Expect if the gas line has been left open to the weather that water has gotten into the line, frozen and split the line. Won't be able to test propane if this is the case.

Offer what it's worth based on research into what they sell for and what it will take to get it in the condition those trailers sold for. Don't hurt to find out what they are asking and if prepared you can give them reasons for a much lower offer.
Wow - thanks for all the great advice - will do as you suggest..
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Old 04-13-2014, 08:16 PM   #31
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I bought pretty much that exact trailer for $500.
It actually had tree fungus and moss growing on the outside!
Helpful hint...
I used purple scotchbrite in a STRONG solution of carwash soap with squeaky clean results and a fairly shiny finish.
Good luck and have fun with your project!
Below is it, after the scrub...
Cool - very nice! And clean!
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Old 04-13-2014, 08:18 PM   #32
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Originally Posted by Donna D. View Post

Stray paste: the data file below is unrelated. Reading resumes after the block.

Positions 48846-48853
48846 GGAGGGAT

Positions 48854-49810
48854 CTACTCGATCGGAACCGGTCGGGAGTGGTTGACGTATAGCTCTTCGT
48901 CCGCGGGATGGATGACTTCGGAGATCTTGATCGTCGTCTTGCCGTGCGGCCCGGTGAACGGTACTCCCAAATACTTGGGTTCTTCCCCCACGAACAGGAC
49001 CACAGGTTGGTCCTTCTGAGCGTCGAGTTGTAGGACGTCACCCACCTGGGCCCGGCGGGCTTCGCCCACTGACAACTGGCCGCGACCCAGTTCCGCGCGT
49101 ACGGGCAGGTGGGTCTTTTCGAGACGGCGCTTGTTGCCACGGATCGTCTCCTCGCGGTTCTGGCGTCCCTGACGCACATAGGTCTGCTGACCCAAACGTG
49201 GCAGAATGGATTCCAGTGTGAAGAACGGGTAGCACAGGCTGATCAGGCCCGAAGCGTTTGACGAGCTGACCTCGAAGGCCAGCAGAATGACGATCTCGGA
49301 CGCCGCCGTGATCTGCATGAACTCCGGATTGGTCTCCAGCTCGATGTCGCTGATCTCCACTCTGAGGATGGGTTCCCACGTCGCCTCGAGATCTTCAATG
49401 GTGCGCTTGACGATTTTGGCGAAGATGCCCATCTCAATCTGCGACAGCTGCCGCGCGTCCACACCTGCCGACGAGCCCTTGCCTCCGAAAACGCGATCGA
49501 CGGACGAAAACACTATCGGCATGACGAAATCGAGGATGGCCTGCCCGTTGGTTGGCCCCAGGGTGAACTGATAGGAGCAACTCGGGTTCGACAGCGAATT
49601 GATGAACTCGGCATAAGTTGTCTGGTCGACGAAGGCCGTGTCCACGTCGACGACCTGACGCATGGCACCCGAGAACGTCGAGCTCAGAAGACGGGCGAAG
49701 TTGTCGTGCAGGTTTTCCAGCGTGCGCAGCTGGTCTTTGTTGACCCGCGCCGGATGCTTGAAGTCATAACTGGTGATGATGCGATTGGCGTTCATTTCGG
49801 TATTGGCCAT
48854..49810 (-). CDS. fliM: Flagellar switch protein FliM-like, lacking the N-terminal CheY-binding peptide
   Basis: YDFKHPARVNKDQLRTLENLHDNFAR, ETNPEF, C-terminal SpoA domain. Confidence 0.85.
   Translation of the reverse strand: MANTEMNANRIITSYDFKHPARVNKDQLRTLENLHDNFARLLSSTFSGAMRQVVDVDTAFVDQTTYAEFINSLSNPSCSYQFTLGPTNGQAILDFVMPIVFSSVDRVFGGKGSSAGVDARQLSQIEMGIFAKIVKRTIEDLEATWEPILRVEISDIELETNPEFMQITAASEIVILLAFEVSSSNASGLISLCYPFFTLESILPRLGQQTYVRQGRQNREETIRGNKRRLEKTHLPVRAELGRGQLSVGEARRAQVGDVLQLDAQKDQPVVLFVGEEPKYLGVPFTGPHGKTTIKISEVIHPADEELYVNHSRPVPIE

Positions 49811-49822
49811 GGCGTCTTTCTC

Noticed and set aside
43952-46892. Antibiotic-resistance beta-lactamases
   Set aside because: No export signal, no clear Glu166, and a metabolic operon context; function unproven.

Costs to fix? Depends on what it needs. A new 3-way refrigerator and an axle together will run you more than $1,200. You can always just clean it up, don't worry about if any of the appliances work. As long as it's clean and safe to go down the road, it can be used as a hard-sided tent.
Great - thanks a lot - getting some fantastic advice here
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Old 04-13-2014, 08:25 PM   #33
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Originally Posted by MC1 View Post
Ciaran

There are a number of things to consider with a project like this.....


A. cost of purchasing trailer

B. cost of repairing and fixing it up the way you want it. (beware of things you can't see or realize) and or unexpected costs.

C. time and effort it will take to accomplish this

D. value of the end project when the work and effort is completed.

Weigh this against the cost of buying one that is in good shape, road ready, and ready to camp.